Military Horse Prepped To Rescue Victims Of Pompeii Found In Its Stable

Published January 18, 2019
Published January 18, 2019

The horse was found in full saddle suggesting that it was being prepped to rescue those fleeing the volcanic eruption.

Pompeii Horse

Cesare Abbate/ANSA Via APThe remains of a military official’s horse, discovered in Pompeii. Dec. 23, 2018.

Awe-inspiring discoveries at the Pompeii archaeological site keep coming with the recent uncovering of a highly well-preserved horse — still harnessed and in its stable. The animal was killed in a flash when the nearby Mount Vesuvius erupted in 79 A.D.

The horse was found lying in its stable in the Villa of the Mysteries, a luxurious ancient homestead in a Pompeii suburb that overlooks the sea and once belonged to a high-ranking Roman military official. The estate was originally dug up early in the 1900s but has since fallen victim to burglary (though officials hope it can be restored and reopened to the public).

Horses Inside The Stables

Cesare Abbate/ANSA Via APThe bodies of several horses side-by-side in their stables.

Massimo Osanna, the director of the archaeological site, reported that they believe the horse to have belonged to that high-ranking military official. The horse was saddled up in a harness of wooden and bronze trimmings and archaeologists believe that the animal was being prepared to help rescue fleeing Pompeians from the eruption.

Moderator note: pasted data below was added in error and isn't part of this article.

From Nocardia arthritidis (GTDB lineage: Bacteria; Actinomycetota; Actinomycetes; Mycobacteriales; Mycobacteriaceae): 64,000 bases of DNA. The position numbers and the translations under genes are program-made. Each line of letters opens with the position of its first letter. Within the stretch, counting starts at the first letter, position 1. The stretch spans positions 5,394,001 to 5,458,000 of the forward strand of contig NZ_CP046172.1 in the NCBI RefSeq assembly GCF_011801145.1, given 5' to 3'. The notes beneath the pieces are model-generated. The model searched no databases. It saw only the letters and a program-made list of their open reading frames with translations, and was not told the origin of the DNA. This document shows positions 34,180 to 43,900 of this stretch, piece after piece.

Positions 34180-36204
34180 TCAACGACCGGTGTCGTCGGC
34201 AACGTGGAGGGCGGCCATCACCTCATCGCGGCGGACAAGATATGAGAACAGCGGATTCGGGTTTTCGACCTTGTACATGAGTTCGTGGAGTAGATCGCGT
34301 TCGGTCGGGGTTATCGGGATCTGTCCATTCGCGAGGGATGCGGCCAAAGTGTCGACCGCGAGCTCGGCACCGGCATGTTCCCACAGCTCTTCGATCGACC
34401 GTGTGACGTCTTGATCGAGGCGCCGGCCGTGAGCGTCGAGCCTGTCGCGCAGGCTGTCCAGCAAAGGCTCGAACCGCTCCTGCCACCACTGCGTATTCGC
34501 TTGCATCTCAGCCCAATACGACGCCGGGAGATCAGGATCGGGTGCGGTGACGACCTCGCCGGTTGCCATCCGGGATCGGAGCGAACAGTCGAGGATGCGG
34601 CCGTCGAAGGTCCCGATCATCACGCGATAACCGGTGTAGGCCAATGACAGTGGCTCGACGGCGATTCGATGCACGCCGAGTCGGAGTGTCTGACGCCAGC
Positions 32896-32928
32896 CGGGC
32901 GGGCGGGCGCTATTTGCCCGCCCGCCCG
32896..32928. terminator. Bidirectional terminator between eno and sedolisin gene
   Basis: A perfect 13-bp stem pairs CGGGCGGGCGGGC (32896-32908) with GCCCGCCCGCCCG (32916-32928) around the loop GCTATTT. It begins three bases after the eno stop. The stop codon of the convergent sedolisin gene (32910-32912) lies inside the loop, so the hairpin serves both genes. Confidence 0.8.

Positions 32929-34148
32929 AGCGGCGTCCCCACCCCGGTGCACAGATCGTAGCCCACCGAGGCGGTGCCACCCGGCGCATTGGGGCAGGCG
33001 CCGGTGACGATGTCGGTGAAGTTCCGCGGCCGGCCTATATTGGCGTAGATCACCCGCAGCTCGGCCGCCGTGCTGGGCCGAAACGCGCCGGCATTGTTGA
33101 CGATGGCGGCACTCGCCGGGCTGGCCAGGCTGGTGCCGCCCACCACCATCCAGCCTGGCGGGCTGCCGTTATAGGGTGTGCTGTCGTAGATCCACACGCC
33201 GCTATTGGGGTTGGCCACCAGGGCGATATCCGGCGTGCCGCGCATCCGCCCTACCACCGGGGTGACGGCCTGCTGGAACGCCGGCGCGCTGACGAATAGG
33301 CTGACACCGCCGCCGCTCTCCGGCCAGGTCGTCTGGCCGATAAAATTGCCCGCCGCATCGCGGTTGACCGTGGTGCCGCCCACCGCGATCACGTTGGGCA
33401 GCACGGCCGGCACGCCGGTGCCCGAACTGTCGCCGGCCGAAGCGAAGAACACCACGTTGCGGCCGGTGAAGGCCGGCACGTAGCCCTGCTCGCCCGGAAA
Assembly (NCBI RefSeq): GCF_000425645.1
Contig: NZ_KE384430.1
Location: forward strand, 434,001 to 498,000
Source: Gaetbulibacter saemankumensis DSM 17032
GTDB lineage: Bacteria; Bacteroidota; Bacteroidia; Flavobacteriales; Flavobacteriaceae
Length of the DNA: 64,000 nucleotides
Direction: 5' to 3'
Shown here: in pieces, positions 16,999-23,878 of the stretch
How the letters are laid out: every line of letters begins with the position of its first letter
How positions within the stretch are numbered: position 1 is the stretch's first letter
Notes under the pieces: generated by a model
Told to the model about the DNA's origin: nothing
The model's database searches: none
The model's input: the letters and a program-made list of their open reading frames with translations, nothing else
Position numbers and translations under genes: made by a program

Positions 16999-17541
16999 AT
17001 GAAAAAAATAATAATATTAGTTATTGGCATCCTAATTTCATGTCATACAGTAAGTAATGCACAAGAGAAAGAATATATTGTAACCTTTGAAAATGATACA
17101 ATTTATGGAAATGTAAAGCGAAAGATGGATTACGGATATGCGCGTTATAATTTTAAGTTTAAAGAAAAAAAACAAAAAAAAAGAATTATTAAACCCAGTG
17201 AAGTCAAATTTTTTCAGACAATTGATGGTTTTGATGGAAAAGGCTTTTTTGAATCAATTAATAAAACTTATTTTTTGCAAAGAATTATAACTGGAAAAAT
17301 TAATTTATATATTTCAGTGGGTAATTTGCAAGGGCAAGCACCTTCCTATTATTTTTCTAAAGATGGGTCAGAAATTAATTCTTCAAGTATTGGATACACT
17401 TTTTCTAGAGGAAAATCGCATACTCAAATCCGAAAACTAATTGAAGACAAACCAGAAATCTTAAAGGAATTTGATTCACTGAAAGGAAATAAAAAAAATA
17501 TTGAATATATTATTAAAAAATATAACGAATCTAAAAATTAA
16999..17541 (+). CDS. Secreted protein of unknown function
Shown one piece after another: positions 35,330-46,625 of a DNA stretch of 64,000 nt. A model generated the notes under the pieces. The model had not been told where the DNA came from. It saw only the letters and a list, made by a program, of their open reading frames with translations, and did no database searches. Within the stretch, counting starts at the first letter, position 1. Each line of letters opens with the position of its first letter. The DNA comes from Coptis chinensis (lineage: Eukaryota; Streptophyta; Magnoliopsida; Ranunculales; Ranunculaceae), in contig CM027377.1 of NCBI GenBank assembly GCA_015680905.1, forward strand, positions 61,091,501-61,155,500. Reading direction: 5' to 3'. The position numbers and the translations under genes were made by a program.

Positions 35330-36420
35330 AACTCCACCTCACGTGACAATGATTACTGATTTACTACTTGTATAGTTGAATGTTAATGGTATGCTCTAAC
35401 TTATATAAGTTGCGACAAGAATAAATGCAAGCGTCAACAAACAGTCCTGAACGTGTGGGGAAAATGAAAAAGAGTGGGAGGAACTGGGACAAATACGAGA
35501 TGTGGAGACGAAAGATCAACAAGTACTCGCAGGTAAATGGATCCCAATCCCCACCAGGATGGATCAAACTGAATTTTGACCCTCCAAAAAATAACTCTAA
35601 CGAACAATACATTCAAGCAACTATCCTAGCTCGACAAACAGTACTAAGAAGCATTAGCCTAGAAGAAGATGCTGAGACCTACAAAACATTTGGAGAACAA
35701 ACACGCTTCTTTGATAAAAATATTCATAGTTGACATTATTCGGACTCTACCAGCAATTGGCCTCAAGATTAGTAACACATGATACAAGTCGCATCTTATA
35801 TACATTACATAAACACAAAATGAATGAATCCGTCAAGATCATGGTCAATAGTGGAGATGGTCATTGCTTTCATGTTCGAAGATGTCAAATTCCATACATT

Additionally, the horse is believed to have been well-groomed and outfitted in rich metals. It was found alongside several other horses who also perished violently right there in the stables as a result of the eruption.

The horses would have died via suffocation under the ash or boiled from the inside out due to the extreme temperatures of the surrounding volcanic vapor.

Horse Skeleton At Pompeii

Cesare Abbate/ANSA Via APA skeleton of a military horse.

The horses and stables are but one of many treasures recently uncovered in Pompeii.

Last year, the discoveries at Pompeii included an ancient erotic fresco, a gilded shrine, and a graffitied inscription in an unfinished building that suggests a different date for the eruption than previously thought.

Researchers also came to the gruesome realization last year that the excruciating temperatures from Mount Vesuvius must have boiled the blood and exploded the brains of many of its victims, as evidenced by consistent cracks in the tops of victims’ skulls.


Next up, check out this gallery of Pompeii’s bodies frozen in time Then, check out the discovery of this 40,000-year-old foal found perfectly preserved in the Siberian permafrost.

Leah Silverman
Leah is the Assistant Editor for All That's Interesting. Her work has appeared in Town & Country, Women's Health, Esquire, and Publishers Weekly.
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